Birds start foraging for food that will get scarcer in winter
It’s starting to get colder, and for many people this seems to provoke a mowing urge. I must admit that I too have this compulsion. This past weekend, I got out the mower and gave it a final run around the house, and while I did this I started to think about the animals that live at the mercy of the weather.
This idea popped into my mind two weekends ago while I was prepping the area around my woodpile for the stacking that was soon to commence. I caught a movement out of the corner of my eye and discovered a little goldfinch foraging for chicory seeds in an area of lawn that I hadn’t mowed.
Since then I’ve paid a lot of attention to my yard and I’ve been quite pleased to see many birds quietly hunting through the tall grasses. It made me happy to know that I had provided food for the goldfinch by simply not mowing every square inch of the yard.
In addition to the seeds in fields, there are also great quantities of food that can be found in and around the forested areas of the landscape.
Wildlife biologists often refer to these foods as “mast,” and it comes in two basic types.
Hard mast refers to tree nuts and large seeds. Acorns are a great example, but there are also beechnuts, walnuts, hickory nuts and even pine, maple, and ash seeds. These are the sturdy, long-lasting seeds of trees that are meant to survive the winter and sprout as young trees in the spring.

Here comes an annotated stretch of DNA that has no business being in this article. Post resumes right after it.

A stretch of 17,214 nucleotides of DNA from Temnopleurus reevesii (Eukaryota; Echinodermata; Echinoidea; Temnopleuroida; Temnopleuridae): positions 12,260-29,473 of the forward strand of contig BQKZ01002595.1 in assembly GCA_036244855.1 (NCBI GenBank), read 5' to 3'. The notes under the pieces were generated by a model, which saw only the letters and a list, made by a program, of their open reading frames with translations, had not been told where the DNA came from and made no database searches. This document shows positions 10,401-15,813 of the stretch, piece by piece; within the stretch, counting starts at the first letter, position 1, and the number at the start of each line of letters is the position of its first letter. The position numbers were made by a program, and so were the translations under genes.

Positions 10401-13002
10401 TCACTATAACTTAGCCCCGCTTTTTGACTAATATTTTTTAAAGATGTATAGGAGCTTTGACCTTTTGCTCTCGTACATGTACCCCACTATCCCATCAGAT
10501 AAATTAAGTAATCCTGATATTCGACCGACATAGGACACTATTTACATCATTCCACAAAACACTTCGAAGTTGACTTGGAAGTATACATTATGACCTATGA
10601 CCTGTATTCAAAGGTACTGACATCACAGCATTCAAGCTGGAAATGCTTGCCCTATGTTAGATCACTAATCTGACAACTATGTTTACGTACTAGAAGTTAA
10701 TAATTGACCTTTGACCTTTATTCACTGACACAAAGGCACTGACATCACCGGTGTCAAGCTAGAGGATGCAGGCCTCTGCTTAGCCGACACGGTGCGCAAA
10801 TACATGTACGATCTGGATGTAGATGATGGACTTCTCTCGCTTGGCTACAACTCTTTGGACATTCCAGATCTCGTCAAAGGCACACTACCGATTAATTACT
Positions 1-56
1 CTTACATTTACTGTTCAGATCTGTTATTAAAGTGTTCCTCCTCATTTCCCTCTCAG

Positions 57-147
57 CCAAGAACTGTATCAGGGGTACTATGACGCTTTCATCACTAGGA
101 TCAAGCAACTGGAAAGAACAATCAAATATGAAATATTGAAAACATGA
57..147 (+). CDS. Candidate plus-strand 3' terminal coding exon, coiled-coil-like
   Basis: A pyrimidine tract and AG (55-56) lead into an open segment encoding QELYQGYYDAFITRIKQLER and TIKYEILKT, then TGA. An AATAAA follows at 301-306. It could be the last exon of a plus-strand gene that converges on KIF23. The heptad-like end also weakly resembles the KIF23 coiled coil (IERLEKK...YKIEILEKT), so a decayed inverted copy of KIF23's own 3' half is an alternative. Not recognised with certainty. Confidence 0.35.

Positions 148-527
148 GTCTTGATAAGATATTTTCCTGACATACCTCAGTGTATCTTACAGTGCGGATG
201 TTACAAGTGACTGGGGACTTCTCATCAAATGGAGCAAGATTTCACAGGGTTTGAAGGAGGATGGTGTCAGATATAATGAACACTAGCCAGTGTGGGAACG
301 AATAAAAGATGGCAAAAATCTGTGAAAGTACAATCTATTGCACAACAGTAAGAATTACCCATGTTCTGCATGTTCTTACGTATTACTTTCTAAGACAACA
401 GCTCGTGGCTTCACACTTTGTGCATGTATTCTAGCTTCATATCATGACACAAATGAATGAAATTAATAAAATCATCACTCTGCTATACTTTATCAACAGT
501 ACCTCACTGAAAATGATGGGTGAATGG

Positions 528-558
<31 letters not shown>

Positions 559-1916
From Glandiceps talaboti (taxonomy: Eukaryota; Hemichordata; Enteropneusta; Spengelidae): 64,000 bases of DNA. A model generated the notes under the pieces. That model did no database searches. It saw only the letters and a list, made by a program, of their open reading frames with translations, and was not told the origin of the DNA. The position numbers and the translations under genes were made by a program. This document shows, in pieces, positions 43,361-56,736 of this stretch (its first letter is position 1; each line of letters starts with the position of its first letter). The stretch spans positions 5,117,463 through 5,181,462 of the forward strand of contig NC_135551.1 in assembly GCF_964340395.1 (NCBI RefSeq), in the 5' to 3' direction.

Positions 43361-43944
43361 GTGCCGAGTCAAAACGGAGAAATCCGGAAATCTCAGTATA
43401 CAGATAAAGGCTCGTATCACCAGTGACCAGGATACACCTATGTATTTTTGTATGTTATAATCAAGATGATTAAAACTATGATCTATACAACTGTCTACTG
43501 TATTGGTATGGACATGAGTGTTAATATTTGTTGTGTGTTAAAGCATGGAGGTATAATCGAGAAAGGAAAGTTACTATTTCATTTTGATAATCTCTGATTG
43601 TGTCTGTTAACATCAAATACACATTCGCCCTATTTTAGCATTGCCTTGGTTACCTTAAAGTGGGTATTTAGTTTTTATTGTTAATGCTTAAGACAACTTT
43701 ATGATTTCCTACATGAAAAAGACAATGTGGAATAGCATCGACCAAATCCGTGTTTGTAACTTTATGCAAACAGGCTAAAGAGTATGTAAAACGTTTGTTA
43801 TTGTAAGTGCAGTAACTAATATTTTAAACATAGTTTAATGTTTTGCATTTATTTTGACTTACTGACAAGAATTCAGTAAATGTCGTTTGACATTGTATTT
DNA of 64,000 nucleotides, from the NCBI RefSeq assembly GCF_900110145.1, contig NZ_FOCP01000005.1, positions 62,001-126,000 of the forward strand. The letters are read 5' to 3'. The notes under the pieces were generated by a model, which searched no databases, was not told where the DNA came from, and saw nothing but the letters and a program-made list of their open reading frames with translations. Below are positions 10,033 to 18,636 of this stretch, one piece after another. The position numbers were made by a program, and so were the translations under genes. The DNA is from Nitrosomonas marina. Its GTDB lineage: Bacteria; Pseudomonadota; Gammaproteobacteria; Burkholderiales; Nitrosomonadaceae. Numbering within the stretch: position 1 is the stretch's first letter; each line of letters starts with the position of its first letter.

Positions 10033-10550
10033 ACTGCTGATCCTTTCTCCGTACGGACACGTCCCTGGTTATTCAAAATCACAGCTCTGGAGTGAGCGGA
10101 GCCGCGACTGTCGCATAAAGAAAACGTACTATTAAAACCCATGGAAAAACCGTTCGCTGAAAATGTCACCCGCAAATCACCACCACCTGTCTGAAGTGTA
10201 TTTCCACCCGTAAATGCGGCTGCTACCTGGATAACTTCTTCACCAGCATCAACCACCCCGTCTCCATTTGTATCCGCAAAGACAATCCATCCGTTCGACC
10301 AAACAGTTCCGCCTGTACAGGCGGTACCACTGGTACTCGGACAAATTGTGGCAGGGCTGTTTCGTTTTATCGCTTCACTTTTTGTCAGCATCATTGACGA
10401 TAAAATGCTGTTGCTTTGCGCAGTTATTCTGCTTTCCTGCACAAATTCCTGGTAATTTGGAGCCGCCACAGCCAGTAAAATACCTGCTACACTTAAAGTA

Soft mast refers to grapes, apples, berries and other soft fruits that contain seeds but do not have hard shells. Some kinds of soft mast (like blackberries or raspberries) have very short shelf lives, whereas others can linger on through most of the winter (the waxy, white berries of poison ivy are a great example).
Taken together, the nuts, seeds and berries represent all the food there is going to be until late spring. Birds such as song sparrows will hunker down in one spot and try to eke out a living by carefully exploring their territories and exploiting every possible source of food they can find.
For the sparrows and finches, each stem of long grass, Queen Anne’s lace and smartweed left standing is available food. Anything mowed is lost. For other birds, like cedar waxwings, winter is an endless search for food that may take them on great journeys. Waxwings look for soft mast like cedar berries and crabapples, and they have to keep moving as they eat their way across the landscape.
Then there are forest birds, like wild turkeys, that have to wander through the woods and pick up fallen grapes, acorns and anything else that is edible. Eating and putting on weight is very important for turkeys, because as the snow gets deeper and deeper their access to food is greatly curtailed. Winters with prolonged periods of deep snow can be disastrous for turkeys.
At nature’s mercy
So from now until spring, every day that passes means there is less food for the animals that have remained. They have no ability to influence the amount of food that is available, and many do not have the ability to store food, so they are literally at the mercy of nature.
If you can resist the human urge to cut and “clean,” you may be able to add just a little more food to the larder.
Bill Danielson is a professional nature photographer and author living in Altamont. Contact him at www.speakingofnature.com.